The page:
As is typical for the Caribbean region, the climate is marine tropical with a hot and humid summer and a cooler and drier winter season. There are two distinct rainy seasons; one April to June the other October to November. Leogane has no long term records of its climate but we have installed a hydroclimate station that has been producing data since 2012. Haiti is hit, on average, by one cyclone (defined as a climatic event with windspeed over 250 km/h) with devastating effects every five years.

The ~180 km2 coastal plain is underlain by a productive shallow unconfined aquifer that typically can be accessed at depths of 5-10 meters below the surface. At greater depths (25-30 meters) a confining layer separates the unconfined aquifer from a deeper confined one. Two rivers bisect the commune and are accompanied by a multitude of smaller tributaries, irrigation canals, and drainage ditches.


Léogâne’s plain is stroke southward by the prolongation of the Massif de La Selle which is itself the northwestward prolongation (100 km) of the Sierra de Bahoruco of the Dominican Republic. The plain consists mainly of alluvium deposited by the Momance, Rouyonne, and Cormier Rivers while the mountains are composed mainly of limestone.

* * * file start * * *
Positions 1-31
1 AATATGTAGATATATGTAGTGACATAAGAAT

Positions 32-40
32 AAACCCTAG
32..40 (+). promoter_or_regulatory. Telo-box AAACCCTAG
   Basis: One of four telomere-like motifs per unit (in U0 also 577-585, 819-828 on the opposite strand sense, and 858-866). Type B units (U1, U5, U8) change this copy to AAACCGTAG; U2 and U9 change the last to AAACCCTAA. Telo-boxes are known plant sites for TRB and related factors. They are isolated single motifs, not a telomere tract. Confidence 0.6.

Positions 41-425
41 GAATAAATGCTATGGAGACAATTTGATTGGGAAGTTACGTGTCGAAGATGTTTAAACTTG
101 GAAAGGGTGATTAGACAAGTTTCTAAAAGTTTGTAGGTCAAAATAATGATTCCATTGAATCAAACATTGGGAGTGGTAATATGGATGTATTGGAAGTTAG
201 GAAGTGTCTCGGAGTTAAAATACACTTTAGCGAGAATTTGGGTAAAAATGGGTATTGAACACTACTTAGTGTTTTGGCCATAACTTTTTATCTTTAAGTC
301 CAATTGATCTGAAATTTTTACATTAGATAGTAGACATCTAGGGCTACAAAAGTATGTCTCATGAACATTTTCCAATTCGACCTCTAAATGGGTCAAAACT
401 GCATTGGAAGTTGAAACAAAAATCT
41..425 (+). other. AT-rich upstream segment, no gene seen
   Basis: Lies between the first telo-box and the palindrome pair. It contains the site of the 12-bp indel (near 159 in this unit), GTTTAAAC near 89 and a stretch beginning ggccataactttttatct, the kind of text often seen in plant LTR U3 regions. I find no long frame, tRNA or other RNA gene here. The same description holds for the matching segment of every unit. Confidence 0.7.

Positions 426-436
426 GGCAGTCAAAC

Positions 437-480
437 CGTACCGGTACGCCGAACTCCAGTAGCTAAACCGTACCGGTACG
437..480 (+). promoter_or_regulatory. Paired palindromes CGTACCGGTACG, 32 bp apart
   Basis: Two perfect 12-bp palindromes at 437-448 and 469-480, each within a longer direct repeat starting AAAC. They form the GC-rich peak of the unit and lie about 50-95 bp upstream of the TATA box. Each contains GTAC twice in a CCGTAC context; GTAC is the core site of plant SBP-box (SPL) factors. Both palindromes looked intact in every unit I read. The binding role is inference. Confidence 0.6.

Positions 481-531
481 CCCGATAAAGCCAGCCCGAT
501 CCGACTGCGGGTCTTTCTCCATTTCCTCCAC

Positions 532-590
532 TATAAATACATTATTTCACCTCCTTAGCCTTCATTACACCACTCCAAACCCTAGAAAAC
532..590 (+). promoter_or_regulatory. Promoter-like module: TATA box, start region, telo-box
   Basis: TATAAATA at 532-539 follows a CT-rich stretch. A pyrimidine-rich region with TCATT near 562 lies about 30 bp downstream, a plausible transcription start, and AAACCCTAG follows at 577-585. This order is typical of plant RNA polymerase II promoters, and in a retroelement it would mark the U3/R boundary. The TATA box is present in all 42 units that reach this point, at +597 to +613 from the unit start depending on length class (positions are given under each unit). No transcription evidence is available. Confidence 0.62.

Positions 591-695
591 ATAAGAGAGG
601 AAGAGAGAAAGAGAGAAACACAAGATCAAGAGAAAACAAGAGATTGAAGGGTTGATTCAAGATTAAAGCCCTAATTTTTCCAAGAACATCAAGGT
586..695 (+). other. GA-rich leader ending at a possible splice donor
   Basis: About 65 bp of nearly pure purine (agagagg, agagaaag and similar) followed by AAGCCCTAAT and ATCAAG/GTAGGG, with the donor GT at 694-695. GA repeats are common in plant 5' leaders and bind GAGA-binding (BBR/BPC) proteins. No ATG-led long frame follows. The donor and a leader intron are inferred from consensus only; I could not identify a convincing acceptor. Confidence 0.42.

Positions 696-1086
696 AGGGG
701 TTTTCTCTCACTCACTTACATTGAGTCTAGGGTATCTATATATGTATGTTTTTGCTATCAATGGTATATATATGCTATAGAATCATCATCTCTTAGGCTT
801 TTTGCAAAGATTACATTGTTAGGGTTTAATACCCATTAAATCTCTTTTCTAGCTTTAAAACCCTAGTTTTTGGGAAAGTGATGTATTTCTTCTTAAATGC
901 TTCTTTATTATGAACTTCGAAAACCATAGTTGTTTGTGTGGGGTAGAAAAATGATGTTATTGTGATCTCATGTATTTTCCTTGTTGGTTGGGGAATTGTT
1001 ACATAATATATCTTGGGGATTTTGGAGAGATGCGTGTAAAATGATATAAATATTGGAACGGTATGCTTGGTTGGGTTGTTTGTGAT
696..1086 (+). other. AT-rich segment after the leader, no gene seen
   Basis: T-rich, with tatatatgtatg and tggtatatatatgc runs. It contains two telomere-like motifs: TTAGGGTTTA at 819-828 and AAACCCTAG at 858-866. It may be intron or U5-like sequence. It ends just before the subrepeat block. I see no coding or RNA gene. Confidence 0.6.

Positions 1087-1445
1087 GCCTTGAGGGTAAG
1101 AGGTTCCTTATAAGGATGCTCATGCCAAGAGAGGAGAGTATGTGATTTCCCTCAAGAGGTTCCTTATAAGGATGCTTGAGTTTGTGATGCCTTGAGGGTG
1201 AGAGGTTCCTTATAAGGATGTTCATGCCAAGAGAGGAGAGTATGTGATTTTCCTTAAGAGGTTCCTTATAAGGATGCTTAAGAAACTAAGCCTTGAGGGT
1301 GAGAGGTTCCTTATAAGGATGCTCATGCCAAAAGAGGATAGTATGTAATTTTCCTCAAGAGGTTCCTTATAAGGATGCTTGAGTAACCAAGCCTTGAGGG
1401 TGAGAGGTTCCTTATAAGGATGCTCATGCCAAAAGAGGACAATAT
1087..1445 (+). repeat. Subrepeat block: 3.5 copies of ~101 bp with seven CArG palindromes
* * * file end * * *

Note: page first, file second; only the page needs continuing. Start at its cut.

© 2017 Created by Michael Piasecki

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Leogane Watersheds

The 3 watersheds have a combined drainage area of about 131 square kilometers, thus comprising approximately 70% of the entire plain and its associated watersheds. All 3 streams are ephemeral in nature, i.e. there is no baseflow and they will only carry water when it rained in the mountains. Note that they will not carry any water when it only rained in the plain. The soil, made up of alluvial deposits, is quite permeable and rain typically percolates downward rather rapidly.